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1 of 1 people found the following review helpful
3.0 out of 5 stars Promising, interesting and disappointing, 16 Jun. 2012
By 
B. Van Langen (the Netherlands) - See all my reviews
(REAL NAME)   
This review is from: Why Businessmen Need Philosophy: The Capitalist's Guide to the Ideas Behind Ayn Rand's Atlas Shrugged (Paperback)
To be quite honest, I had a hard time determining how to rate this book. The papers were an interesting read for the most part, and I would say that I would have given the book 4 stars had I rated it halfway through. Towards the end of the book, I was leaning more towards 2 stars - I will say why in this review - so I decided on 3 stars, which reflects the overall feeling towards 'Why Businessmen Need Philosophy.'

Anyone who has read any of the writings by Ayn Rand knows exactly what to expect from this bundle of papers. Rand was the founder of the philosophy that she named 'objectivism,' a set of principles that basically revolve around capitalism and individualism. The idea of a laissez-faire economy appeals to me from a conceptual point of view and I in general interest myself in different philosophical points of view. Where most of the authors fail in my opinion, is in delivering their message. Indeed, the writing style and choice of words and examples makes me wonder what kind of audience this bundle of papers is aimed at. In their criticism of welfare and the sort of social system that most nations employ, the writers choose to polarize and to create a common enemy for "us real capitalists" to hate. Where one would expect a balanced analysis of the different philosophies and a reasoned explanation of why objectivism is the right ideology for businessmen and intellectuals, one encounters comparisons to communism and facism instead.

A perfect example of this apparent appeal to fear is one of the books that Rand suggests in one of the final papers of the book; 'The Ominous Parallels.' This book supposedly presents an account of similarities (from a philosophical point of view) between the state of America's culture in the eighties and the state of the German culture in the years preceding Nazism. In my opinion, those kind of comparisons are aimed at scaring the masses into a certain conviction, while the book accuses environmentalists of exactly that in one of the earlier papers. The frequent interpretations of what the Founding Fathers "would have wanted" or "would have said" or "would not have allowed to happen" are also examples of what feels like persuasive attempts using 'expert opinions' as arguments, while in this case the approval or disapproval of these experts can never be assessed.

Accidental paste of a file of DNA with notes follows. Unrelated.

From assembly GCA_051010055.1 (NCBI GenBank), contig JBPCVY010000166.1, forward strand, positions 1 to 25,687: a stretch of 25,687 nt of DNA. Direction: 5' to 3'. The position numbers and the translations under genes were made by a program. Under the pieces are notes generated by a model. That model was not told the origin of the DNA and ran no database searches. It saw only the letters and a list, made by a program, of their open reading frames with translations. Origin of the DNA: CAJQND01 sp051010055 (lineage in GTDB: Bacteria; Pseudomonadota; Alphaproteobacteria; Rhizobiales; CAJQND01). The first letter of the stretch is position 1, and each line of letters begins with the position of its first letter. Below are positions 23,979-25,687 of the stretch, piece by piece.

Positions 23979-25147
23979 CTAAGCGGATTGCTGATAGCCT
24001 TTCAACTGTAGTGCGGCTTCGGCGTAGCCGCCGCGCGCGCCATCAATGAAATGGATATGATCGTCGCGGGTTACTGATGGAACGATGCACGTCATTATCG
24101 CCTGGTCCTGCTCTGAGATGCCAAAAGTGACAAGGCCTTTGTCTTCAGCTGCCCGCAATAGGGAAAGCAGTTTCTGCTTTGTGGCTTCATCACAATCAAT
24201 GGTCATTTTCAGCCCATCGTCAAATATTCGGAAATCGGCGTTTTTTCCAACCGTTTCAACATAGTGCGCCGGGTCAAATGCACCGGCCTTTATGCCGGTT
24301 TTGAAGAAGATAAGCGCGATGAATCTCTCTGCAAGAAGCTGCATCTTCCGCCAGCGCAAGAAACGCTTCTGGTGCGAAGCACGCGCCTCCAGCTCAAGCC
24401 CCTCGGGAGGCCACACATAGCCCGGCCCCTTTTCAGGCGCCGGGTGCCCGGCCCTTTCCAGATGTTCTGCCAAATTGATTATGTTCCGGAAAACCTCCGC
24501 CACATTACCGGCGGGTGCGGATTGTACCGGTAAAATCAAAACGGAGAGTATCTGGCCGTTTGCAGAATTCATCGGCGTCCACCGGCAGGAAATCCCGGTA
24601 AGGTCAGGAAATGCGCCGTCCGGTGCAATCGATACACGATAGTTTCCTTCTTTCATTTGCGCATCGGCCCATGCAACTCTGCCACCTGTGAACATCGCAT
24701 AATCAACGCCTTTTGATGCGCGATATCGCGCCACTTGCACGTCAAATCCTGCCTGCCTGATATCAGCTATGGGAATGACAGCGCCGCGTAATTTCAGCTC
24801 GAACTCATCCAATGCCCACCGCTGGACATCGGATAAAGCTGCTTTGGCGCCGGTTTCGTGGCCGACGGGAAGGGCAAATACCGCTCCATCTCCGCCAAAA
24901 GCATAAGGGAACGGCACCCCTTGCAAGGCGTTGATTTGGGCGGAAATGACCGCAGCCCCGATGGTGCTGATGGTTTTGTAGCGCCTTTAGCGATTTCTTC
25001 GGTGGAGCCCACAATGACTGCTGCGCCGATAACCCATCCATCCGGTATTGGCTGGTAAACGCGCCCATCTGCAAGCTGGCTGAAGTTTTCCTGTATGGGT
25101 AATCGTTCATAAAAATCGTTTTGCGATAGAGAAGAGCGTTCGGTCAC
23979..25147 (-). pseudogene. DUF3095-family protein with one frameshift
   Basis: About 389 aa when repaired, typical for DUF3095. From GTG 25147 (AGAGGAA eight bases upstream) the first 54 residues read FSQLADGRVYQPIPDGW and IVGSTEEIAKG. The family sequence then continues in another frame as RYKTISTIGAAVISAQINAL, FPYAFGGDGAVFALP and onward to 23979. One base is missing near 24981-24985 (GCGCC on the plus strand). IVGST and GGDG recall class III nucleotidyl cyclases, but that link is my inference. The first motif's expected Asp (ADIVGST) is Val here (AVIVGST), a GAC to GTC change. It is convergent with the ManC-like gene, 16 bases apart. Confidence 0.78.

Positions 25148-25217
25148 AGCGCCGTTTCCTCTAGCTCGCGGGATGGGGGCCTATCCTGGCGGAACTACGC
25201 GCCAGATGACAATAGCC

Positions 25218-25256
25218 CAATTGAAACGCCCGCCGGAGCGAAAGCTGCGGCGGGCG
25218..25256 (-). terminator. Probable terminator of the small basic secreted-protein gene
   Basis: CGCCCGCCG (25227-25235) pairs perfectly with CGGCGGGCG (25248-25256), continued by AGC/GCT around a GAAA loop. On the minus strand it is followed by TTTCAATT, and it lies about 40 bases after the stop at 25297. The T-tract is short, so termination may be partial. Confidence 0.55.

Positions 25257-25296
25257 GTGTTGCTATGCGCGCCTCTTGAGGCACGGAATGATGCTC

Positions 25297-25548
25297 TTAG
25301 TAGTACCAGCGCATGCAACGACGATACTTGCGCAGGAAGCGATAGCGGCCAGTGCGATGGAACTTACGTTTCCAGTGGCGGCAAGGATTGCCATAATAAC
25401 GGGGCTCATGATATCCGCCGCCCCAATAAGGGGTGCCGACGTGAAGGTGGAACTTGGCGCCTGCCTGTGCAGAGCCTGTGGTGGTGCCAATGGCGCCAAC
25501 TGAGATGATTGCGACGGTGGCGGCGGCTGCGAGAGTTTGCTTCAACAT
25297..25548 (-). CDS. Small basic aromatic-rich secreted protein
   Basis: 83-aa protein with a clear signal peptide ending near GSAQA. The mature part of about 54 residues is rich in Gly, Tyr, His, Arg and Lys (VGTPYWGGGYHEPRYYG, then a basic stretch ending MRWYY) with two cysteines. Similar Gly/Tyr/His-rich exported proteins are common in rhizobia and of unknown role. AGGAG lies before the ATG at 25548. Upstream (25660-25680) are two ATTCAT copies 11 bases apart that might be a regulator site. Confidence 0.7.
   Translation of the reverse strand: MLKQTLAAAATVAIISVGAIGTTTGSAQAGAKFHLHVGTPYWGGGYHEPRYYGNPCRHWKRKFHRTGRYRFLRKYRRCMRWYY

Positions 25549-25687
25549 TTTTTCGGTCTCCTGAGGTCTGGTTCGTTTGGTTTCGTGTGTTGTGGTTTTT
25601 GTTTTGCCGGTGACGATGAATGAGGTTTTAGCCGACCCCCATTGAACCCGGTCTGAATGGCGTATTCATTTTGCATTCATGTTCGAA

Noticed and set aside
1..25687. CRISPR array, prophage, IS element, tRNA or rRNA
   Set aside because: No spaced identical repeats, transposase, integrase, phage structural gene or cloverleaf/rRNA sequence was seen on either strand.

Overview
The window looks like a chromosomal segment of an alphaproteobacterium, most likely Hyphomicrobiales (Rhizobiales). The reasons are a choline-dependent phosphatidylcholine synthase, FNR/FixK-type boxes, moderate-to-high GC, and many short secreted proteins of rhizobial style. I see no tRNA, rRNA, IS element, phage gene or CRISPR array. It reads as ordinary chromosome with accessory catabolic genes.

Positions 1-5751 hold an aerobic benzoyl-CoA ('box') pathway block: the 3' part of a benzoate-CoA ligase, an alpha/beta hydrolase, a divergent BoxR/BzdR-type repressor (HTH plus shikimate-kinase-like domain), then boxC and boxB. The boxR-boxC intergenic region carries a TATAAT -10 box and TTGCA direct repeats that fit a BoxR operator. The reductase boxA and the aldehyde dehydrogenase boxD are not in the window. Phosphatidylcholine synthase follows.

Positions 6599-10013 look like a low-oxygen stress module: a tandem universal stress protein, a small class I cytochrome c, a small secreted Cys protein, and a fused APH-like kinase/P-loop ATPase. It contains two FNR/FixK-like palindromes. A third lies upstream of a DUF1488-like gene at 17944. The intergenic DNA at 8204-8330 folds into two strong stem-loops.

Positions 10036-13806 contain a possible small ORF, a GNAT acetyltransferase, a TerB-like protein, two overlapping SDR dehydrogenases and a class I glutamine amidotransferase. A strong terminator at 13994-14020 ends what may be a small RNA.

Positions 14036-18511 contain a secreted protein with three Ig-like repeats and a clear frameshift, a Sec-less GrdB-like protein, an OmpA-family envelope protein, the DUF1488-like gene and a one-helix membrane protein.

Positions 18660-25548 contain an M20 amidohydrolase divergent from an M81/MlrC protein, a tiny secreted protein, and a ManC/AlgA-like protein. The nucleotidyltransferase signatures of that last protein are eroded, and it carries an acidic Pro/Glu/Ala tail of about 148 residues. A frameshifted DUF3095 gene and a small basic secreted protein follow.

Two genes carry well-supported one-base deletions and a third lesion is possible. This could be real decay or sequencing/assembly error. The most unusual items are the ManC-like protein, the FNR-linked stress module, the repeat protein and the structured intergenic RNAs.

What it comes down to, is that the cover of the book looked promising, and I was able to cope with the finger-pointing and 'us versus them' for a large part of the book. I wish and hope that the authors have stepped out of this Cold War mentality of creating enemies and calling opponents 'communists' and instead spend their time making a strong point for their philosophical convictions. Most of the authors are probably very intelligent people, with apparently many noteworthy accomplishments, but the bundled writings convey a feeling that feels more like frustration and anger than of full moral and philosophical conviction. I think that the philosophy would appeal to more people if it was presented in a way that invites rational and objective analysis, instead of telling the reader that he/she is evil to believe anything but what is propopsed by Rand. An interesting book nonetheless, but a bit of a deception to me.
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